The President’s forthcoming decision, which appears to end the “DACA” program in six months, forces an issue that shouldn’t be an issue at all but is one because Congress failed to enact legislation when it had the chance seven years ago. So what does our nation do now ?
Hopefully, Congress enacts the provisions of President Obama’s Executive Order, or a close approximation, into law.
Thus the first question : what Is “DACA” ? I reprint this from the University of California’s website :
“Deferred Action for Childhood Arrivals (DACA) is a kind of administrative relief from deportation. The purpose of DACA is to protect eligible immigrant youth who came to the United States when they were children from deportation. DACA gives young undocumented immigrants: 1) protection from deportation, and 2) a work permit. The program expires after two years, subject to renewal.”
It is said that the “DACA” rule affects 800,000 kids, but the actual number may be
much larger, as many eligibles probably decided not to “come out of the shadows.” The
President’s likely decision affects them, too.
The six month window presents Congress with time to do what it so far has failed to do :
enact the rule into law. It was one thing for Congress to defer when the Rule was fully in
place; nothing would go wrong meanwhile. Not so now. Plenty will go wrong if Congress
Why are we at this juncture ? Here’s my take :
The President is right that the DACA Rule should not rely on executive order, because
such purely administrative act and can be changed, or abandoned, depending on the
whim of whoever occupies the office of President. “DACA” kids deserve greater security
than that. Worse, the State of Texas contests the rule’s legality, and as it appears to make
law, which by Article 2 of the Constitution, the President cannot do, it is likely to be
overturned by Federal Courts.
We’re also here because the issue divides President Trump’s base. No politician wants
that, not even a miserable one like Mr. Trump. . Whereas his nativist/nationalist
supporters want all immigrants gone, his Evangelical supporters have never seen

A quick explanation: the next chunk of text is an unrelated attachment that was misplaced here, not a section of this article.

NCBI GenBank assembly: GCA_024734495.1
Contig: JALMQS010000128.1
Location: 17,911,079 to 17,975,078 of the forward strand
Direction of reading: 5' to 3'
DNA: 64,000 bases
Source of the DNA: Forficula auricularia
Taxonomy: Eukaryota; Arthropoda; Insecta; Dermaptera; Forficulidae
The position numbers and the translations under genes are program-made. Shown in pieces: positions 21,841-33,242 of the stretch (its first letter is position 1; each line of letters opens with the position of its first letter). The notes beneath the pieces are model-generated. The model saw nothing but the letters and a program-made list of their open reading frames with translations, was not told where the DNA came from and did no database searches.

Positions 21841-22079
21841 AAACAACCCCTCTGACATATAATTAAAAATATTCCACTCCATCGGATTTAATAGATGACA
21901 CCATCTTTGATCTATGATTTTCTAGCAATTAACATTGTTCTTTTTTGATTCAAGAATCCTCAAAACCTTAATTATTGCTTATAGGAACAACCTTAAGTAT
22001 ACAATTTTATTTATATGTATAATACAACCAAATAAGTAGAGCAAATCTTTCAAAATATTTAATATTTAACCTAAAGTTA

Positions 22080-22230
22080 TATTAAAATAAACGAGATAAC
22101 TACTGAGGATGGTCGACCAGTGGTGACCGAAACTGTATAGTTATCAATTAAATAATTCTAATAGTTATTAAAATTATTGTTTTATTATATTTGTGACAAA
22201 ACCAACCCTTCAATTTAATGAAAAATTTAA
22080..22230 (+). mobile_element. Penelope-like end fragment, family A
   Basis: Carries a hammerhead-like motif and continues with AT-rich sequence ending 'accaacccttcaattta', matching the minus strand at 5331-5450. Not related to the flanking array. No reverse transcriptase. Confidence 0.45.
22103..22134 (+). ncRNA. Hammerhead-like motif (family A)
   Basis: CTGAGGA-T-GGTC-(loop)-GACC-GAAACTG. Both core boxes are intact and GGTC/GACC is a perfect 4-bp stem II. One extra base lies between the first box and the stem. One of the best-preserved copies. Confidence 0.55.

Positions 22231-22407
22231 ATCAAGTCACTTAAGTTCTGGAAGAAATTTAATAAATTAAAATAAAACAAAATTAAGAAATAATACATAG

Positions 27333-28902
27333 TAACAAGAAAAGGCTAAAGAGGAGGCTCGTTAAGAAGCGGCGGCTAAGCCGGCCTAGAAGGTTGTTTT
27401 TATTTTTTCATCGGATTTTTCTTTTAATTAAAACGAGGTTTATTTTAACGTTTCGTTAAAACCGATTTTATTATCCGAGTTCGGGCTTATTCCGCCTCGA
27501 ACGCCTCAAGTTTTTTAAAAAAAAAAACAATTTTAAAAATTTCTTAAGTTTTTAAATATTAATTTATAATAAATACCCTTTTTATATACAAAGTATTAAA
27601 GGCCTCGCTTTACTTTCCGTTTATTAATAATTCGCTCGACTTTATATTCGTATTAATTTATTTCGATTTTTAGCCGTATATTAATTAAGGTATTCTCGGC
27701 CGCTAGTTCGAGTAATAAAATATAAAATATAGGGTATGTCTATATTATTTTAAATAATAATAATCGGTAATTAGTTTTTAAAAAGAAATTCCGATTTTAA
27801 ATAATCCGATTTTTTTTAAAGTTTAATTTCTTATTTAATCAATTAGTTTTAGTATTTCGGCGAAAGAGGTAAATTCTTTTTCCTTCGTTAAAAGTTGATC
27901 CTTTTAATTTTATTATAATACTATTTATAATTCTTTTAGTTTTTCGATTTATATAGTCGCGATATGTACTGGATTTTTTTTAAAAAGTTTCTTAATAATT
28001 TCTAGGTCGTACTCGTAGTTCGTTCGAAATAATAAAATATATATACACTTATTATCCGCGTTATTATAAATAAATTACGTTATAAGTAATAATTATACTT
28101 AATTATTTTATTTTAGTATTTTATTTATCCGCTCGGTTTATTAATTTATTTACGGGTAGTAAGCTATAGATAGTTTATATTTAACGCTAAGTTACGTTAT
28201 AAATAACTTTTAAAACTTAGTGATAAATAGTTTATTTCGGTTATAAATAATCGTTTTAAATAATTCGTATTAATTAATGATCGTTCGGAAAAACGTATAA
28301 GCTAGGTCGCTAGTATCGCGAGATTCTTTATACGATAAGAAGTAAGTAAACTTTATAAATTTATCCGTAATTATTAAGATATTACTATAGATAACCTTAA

immigration as a negative; indeed, as manyimmigrants from the south of us are
evangelicals themselves, many Evangelicalcongregations support their being in America.
In my opinion, it’s this factor that haspressured Mr. Trump to avoid saying Yes or No and
to give the issue to Congress.
Meanwhile, as many have pointed out, all “DACA” kids who entered the program freely
gave the Federal government all of their relevant personal information, assured by its
Rule that these could never be used against them. Very likely the Fifth Amendment to the
Constitution supports this outcome, but why should 800,000 “DACA” kids have to take
that chance ?
Lastly, the “DACA” kids enjoy overwhelming support from the voters, including a strong
majority of Republicans. Why shouldn’t they ? “DACA” kids were brought here as very
young children, not by their own decision. Why should they now have to suffer for
moves made for them by others ? Especially when their record as residents is exemplary,
“DACA” kids should have their residency in America legalized as fully as Congress can
agree to. The bare minimum would seem to be this : a path to citizenship within at
most ten additional years, and, in the menatime, continuation of their current status as
legal applicants for deferred deportation action on a two year basis.
Let’s do this. We must do it. We CAN do it. A nationwide, full-tilt lobbying effort, by
business above all, may be needed, and probably is needed, to overcome the objections
of anti-immigrant factions in Congress; and of course business would rather not have to
undertake such an extended pensive lobbying effort when it has so many other priorities
on offer, including tax reform. But I don’t think business has a choice. It successfully
deflected “bathroom bills” and all sorts of other discriminations against LGBT people. It
can and should do the same for “DACA” kids. Like the LGBT people who business
supports, “DACA” kids too are customers, employees, and more.
—- Mike Freedberg / Here and Sphere